- The Washington Times - Wednesday, February 13, 2002

Pakistani President Pervez Musharraf warned yesterday that India is preparing another nuclear test and said he would ask President Bush today to try to prevent it.

"There are certain indications I did share with the U.S. leadership" that India was preparing another nuclear test, Gen. Musharraf said.

In a speech at the Ronald Reagan building, Gen. Musharraf also said he would continue to crack down on religious extremists. "I keep telling everyone that Pakistan is a moderate Islamic society," he said.

He said religious party candidates have never garnered more than 5 percent of the votes in Pakistan, proving that "Pakistanis are religious, certainly, but we are not extremists."

He said his pledge in a nationwide speech Jan. 12 to crack down on extremists and religious hatred was "welcomed by the masses of people They are with me."

Speaking at a forum held by the Woodrow Wilson Center and the Carnegie Endowment for International Peace, Gen. Musharraf offered little new response to Indian demands that Pakistan end support for terrorists, seal its border to prevent infiltration and hand over 20 accused terrorists.

India has massed hundreds of thousands of troops along their common border to pressure Pakistan to halt the flow of extremists into Indian-controlled Kashmir and India's heartland after an attack on its Parliament Dec. 13.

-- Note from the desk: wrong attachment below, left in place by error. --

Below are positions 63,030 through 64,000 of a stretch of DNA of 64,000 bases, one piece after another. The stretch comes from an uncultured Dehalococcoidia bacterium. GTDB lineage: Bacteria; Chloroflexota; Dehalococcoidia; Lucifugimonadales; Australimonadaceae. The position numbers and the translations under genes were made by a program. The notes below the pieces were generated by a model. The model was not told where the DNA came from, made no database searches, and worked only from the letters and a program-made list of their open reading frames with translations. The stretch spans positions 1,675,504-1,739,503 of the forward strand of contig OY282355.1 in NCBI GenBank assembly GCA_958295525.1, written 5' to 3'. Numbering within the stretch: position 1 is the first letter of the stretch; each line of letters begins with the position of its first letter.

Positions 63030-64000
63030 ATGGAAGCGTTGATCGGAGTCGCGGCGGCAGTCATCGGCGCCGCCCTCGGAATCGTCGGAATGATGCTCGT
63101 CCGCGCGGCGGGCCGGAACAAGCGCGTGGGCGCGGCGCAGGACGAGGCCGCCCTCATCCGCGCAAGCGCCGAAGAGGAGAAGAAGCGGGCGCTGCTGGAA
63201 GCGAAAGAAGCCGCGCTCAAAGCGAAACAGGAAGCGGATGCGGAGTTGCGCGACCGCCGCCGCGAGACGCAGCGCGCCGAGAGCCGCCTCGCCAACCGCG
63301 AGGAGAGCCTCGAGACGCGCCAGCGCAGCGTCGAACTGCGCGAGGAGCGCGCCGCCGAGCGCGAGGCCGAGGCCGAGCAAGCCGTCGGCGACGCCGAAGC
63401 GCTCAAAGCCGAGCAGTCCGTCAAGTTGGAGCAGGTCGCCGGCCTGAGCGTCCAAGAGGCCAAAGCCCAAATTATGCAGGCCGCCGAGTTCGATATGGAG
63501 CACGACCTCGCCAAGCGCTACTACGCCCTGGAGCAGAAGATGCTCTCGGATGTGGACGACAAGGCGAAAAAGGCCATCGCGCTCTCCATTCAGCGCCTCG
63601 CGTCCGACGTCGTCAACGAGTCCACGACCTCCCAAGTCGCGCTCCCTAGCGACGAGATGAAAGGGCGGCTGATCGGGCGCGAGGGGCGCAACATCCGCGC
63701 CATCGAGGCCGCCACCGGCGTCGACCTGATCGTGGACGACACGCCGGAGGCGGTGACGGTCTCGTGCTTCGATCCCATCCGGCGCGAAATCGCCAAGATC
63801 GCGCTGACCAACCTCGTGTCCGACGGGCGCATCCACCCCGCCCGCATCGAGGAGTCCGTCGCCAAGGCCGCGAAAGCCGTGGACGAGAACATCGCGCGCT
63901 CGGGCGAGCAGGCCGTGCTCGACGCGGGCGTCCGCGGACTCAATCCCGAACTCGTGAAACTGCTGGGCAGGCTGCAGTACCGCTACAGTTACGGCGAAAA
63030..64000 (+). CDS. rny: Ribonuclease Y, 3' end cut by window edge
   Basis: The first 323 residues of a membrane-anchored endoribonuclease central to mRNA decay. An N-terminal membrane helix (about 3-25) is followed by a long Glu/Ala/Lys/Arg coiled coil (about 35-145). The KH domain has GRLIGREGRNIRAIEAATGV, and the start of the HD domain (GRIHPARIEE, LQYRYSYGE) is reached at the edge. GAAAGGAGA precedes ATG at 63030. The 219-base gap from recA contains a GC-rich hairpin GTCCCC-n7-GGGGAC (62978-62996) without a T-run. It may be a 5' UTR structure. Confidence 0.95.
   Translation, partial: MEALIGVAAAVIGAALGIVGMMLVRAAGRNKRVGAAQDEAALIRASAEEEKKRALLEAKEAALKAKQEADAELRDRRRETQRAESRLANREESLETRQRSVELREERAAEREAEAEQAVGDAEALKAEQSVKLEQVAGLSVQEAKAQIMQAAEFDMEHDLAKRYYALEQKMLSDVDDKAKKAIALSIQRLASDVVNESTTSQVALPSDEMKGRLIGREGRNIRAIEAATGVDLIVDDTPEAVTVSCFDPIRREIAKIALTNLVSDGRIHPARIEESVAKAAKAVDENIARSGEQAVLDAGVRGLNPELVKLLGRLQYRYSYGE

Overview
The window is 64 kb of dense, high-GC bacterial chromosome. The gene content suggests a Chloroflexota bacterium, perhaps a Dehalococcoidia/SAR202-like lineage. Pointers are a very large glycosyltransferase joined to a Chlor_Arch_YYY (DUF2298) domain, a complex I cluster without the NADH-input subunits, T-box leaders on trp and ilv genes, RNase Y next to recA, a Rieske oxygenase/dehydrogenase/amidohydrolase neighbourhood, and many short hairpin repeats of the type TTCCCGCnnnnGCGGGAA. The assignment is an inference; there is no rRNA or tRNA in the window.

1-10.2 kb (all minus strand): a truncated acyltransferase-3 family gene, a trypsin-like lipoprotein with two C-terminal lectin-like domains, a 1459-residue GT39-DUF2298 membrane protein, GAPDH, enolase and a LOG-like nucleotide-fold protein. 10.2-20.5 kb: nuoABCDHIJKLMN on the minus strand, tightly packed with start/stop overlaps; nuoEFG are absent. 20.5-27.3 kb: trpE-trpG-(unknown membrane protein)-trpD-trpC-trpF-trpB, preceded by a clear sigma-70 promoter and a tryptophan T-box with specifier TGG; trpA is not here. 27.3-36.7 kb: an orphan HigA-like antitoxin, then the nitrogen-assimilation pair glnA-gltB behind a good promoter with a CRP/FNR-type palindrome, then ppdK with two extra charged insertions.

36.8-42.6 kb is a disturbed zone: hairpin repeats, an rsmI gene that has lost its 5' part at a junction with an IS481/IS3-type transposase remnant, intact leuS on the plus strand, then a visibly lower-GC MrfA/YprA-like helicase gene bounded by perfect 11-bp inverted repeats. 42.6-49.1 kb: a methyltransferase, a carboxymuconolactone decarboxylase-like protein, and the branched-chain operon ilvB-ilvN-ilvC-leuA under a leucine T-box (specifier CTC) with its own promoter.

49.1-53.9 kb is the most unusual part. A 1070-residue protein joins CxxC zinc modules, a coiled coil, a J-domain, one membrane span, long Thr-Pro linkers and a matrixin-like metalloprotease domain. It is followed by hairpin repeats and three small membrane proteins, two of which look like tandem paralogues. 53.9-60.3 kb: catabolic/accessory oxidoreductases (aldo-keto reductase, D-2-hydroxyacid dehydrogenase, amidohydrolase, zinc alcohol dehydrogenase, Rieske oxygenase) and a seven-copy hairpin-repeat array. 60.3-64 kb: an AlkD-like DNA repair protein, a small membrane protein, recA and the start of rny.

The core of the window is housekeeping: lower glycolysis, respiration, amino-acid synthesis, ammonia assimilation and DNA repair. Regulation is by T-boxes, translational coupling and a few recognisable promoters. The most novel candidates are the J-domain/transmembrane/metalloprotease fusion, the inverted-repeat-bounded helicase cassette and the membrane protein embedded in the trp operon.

Gen. Musharraf simply noted that "Pakistanis are involved in the issue of Kashmir." He said he regretted that India refused to sign a joint statement after a summit in Agra last year that would have recognized Kashmir as a central issue in bilateral relations. He also called once more for international mediation, which India rejects.

Gen. Musharraf is seeking U.S. aid, relief of the $3 billion debt owed to the U.S. government, access to the U.S. market for Pakistani textiles and access to U.S. military equipment.

After seizing power in a 1999 coup against Prime Minister Nawaz Sharif, Gen. Musharraf was shunned by U.S. officials even though the move proved popular in Pakistan.

Gen. Musharraf said yesterday that the spirit of democracy had never existed in his country, implying that its elected leaders provided only corrupt and ineffective rule.

After September 11, Gen. Musharraf won U.S. gratitude by providing official backing for the war on terrorism and access to Pakistani airspace and bases for raids on terrorist hide-outs in Afghanistan.

He said he did not fear that the United States would abandon Pakistan as it did after providing massive aid during the U.S.-backed Afghan resistance against Soviet rule in the 1980s.

And he noted that as a military man, he had seen two wars and was not a strong advocate of a military solution to the problems with India.

"Maybe I am the right man for peace," he said.

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